Last Wednesday, one of the buildings on the old Brach candy company site was blown up as part of the new Batman movie. Every TV station and newspaper reported on the event. Many Austin residents were shown after the demolition took place, and they told of enjoying seeing the huge fireball as well as watching how all of it was done.

For over a year, I have watched while that particular four-story building was stripped of everything. Windows, door, interior plumbing and electrical pipes were all removed. In fact, on the Monday before the fireball demolition of the building, I had taken the Lake Street el and had noticed more activity than usual. Two days later, the news media was filled with stories about how that site was being used as part of the Batman film.

The building they blew up was the newer building of those that make up the Brach site. To many who pass the site, driving up and down Cicero, not much appears changed other than the demolition of that building. But to the rest of us who take the Green Line, we can see that bricks are missing from the back part of the main factory building. Lots of bricks! Now I know the Brach building is huge, so it’s hard to believe that someone is going up six flights of stairs and stealing bricks from that part of the building unless …

Well, here’s my conspiracy theory: I have no proof, other than my innate ability to use logic and common sense. I believe the owners of the Brach candy company site are trying to demolish the buildings slowly so as to get to the land. Right now, the site isn’t worth nearly as much as it would be if it were vacant land. And demolishing the building legitimately would cost close to $10 million.

The Brach site is currently zoned for manufacturing. Many of the people who want the land aren’t interested in a huge obsolete factory. So as long as the factory exists on the land, it can’t be used for big box stores or condominiums. As long as the building remains on the land, the value of the land is less than if the land were vacant.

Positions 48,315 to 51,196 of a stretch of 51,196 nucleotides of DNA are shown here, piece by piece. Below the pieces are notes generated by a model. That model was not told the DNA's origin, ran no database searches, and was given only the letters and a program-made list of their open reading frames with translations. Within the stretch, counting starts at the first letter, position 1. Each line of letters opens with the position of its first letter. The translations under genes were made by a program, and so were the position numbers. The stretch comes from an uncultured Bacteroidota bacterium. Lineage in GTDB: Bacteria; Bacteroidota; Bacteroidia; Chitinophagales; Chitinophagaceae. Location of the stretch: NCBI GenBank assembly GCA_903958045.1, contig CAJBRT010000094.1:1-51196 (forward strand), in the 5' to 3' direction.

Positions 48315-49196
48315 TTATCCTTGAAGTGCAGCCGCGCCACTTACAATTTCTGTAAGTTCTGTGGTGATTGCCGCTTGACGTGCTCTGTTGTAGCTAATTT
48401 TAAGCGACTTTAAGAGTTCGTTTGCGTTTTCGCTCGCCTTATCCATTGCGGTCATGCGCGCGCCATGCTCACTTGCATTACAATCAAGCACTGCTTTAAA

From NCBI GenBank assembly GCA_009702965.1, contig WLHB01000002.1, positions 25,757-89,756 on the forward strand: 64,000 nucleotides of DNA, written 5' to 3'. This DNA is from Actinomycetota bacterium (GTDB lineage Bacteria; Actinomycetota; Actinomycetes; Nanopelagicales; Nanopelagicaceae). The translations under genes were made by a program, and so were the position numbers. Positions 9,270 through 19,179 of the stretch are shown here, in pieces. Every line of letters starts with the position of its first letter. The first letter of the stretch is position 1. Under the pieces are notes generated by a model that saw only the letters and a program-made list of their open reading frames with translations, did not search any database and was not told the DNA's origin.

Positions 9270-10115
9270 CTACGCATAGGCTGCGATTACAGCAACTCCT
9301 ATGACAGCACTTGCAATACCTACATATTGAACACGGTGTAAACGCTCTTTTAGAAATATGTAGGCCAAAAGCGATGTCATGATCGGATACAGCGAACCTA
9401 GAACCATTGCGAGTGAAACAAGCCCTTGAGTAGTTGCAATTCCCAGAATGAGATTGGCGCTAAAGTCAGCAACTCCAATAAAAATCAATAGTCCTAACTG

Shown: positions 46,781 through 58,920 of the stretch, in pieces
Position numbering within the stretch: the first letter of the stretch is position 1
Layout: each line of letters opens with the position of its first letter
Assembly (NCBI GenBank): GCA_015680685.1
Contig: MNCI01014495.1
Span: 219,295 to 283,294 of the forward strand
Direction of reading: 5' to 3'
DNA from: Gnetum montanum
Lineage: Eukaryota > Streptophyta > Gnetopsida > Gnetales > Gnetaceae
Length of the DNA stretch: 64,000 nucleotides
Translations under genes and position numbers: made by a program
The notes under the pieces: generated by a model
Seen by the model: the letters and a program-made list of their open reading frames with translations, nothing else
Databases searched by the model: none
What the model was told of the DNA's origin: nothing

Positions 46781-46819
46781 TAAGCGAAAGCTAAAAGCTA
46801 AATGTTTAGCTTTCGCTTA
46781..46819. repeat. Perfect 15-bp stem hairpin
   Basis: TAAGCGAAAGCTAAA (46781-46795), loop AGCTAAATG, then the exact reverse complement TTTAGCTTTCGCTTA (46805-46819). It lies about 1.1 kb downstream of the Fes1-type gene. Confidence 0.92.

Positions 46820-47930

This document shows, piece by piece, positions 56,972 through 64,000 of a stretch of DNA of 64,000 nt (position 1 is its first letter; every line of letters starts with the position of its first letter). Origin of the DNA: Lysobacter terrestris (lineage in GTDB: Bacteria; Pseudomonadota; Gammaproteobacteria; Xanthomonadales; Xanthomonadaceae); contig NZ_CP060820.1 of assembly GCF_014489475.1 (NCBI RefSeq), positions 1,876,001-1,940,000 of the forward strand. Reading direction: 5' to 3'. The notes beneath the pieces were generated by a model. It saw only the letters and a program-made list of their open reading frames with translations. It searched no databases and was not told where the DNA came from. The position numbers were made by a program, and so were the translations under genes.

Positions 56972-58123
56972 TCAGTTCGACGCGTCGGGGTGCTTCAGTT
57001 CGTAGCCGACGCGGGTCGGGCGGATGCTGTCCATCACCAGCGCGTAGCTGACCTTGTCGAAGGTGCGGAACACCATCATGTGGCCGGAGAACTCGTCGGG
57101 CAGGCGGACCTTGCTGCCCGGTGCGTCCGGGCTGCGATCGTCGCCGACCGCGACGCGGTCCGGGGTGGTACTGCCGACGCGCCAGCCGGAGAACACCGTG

The city also isn’t giving out any permits to tear down the entire structure because if it did so, the zoning for the land would have to change. And the city would show its hand by acknowledging that once you give permission to demolish the factory, then the city would be admitting they are part of the plans for the land, which is a rock’s throw away from the city incinerator/garbage processing facility. The land could be part of a larger plan to change the West Side if the Brach candy site were vacant. So the sneakier option is to slowly demolish the building, brick by brick, until you get the building to such a point that the only choice left is to tear it down. Then the city and the politicians can proclaim they are only going along with “the plan” now because “it’s our only option.”

Why should those of us who live in Austin be concerned about an unauthorized demolition of the rest of the old Brach candy site? Because what is happening is not a controlled demolition of a building where asbestos and any other toxic chemicals/compounds are monitored and controlled. Instead into the air we breathe, someone is deconstructing the Brach site and by doing so in this deceptive manner, is subjecting the community to who knows what?

Why is that old Brach site left unguarded? Who is removing all the bricks and items from the Brach site every day? What plans are in the works for that site, seeing that the newest building was destroyed? When will the community learn of the plans for the site? Will we learn via TV or will Ald. Ed Smith (28th Ward) as well as state Rep. LaShawn Ford, state Sen. Earlene Collins and Cong. Danny K. Davis tell us in advance?

Also, who owns the site?

Watching part of the old Brach site get blown up was exciting. Now let’s not sit back and watch while plans for that site blow up in our faces as well. It is time for the political leadership to tell us what is fixing to happen with that site. And since I am one to always compare what happens in our community to how similar situations are handled in other communities, I want to point out that the old Marshall Field warehouse at 4000 W. Diversey is closing. Let’s see if the city and the local politicians for that area allow that huge site to sit vacant and unprotected while bricks disappear from it.